08/29/2012 04:55 EDT | Updated 10/29/2012 05:12 EDT

Belly of a beast: Study finds small dinosaur found in China a deadly hunter

CALGARY - It's all in the belly of a beast.

Research suggests the Sinocalliopteryx gigas, a small carnivorous dinosaur found in northeastern China, was likely a ruthless and efficient hunter with a voracious appetite.

The theory is contained in a report published Wednesday in the journal PLOS ONE. The authors, led by Phil Bell of the Alberta-based Pipestone Creek Dinosaur Initiative, investigated the abdominal contents of two specimens of Sinocalliopteryx gigas.

The creature was about two-metres long and weighed about 20 kilograms. It ran on its hind legs and had long forearms with three sharp claws. One specimen appeared to have eaten a bird-like dinosaur, and the other’s abdominal cavity contained the remains of at least two primitive birds.

"Now these dinosaurs were not flying so if we assume the other option then these animals were pretty nifty hunters," Bell said.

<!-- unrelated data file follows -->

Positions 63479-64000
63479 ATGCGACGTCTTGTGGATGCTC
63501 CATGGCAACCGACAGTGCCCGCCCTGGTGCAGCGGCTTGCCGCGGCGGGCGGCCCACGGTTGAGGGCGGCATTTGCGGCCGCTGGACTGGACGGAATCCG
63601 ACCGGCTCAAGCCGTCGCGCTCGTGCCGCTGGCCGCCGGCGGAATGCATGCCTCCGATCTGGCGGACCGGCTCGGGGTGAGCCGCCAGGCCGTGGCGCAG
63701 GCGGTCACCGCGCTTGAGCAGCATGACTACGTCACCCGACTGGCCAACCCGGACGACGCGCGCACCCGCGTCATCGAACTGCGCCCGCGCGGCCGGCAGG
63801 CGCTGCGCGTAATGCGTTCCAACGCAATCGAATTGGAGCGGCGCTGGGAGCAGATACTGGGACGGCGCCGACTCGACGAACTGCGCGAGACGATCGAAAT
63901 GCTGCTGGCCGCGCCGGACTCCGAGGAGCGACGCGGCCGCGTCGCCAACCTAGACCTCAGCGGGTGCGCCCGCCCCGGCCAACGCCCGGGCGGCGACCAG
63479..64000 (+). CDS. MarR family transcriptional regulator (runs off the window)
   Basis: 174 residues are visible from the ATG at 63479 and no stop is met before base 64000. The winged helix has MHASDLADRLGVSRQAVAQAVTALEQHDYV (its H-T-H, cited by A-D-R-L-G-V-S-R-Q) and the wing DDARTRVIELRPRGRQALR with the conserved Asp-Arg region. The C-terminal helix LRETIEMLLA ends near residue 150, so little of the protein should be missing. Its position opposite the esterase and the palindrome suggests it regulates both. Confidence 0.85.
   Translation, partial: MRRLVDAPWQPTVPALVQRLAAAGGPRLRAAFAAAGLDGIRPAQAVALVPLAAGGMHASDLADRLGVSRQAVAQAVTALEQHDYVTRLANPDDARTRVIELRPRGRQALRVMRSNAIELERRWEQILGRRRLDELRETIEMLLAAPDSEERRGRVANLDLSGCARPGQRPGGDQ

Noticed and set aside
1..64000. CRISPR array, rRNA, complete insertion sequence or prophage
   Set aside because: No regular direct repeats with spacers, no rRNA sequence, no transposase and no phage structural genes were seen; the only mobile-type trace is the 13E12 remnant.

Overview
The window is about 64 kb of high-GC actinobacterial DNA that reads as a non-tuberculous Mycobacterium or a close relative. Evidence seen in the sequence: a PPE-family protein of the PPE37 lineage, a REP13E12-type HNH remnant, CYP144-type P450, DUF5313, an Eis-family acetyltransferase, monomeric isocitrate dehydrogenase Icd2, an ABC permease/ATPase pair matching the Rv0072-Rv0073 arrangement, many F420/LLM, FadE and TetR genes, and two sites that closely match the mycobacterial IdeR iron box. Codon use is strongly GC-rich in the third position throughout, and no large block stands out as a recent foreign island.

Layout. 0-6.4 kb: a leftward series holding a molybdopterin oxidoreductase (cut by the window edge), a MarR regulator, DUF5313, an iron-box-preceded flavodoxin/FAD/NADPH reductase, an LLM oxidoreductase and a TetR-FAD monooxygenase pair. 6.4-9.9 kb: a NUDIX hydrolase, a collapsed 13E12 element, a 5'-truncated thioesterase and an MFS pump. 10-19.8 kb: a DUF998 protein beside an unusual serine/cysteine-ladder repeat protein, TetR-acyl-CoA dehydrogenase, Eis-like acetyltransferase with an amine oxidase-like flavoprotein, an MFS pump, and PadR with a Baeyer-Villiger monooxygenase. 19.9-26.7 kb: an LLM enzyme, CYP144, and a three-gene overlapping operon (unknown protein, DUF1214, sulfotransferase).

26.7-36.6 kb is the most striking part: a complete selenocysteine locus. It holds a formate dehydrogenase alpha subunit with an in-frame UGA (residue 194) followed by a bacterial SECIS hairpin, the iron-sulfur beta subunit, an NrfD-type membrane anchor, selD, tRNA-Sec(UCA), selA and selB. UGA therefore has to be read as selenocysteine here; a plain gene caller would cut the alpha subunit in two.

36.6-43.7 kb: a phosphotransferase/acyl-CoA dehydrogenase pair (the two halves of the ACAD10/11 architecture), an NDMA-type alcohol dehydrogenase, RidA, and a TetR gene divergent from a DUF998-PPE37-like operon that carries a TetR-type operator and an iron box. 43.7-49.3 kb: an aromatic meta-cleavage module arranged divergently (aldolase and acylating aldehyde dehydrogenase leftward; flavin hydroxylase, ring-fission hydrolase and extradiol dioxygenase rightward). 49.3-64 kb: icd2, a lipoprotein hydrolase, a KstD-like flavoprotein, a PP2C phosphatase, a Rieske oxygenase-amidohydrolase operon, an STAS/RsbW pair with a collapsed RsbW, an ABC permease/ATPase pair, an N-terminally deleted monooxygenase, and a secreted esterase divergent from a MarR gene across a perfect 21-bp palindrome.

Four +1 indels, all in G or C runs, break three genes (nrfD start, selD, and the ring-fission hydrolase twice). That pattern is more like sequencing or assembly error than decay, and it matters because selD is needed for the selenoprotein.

"You can imagine it stalking its prey through the underbrush and leaping up and catching birds on the wing or nabbing them from their perch on a tree."

Bell said it is extremely rare to discover what dinosaurs were actually doing millions of years ago.

"We know what they looked like for the best part but really what they fed on and how they were doing that and interacting with other animals is hard to come by," Bell said.

"The coolest thing about this find is that we're looking at the belly of the beast. We're seeing exactly what this animal ate right before it died."

The abdominal contents reveal Sinocalliopteryx gigas fed on some pretty nasty critters.

"In this case we've got primitive birds and also small meat-eating dinosaurs that were relatives of the Velociraptor," he said.

Bell said it is likely that the specimens died within a day of eating due to the partial digestion of the fossilized stomach contents. There were a series of shallow lakes where the specimens were found.

Although the study doesn't rule out the possibility that Sinocalliopteryx was a scavenger, it is more likely it was a hunter.

Bell said if you look at animals today that feed on birds they've either got to fly or hunt by stealth.

"Its teeth were pretty sharp little daggers — serrated like steak knives and designed perfectly for cutting meat. They were obvious predators," he said.

"If you look at the skeleton of this animal, it's built like a runner. It's really sleekly built, almost like a cat so you can imagine it stalking its prey."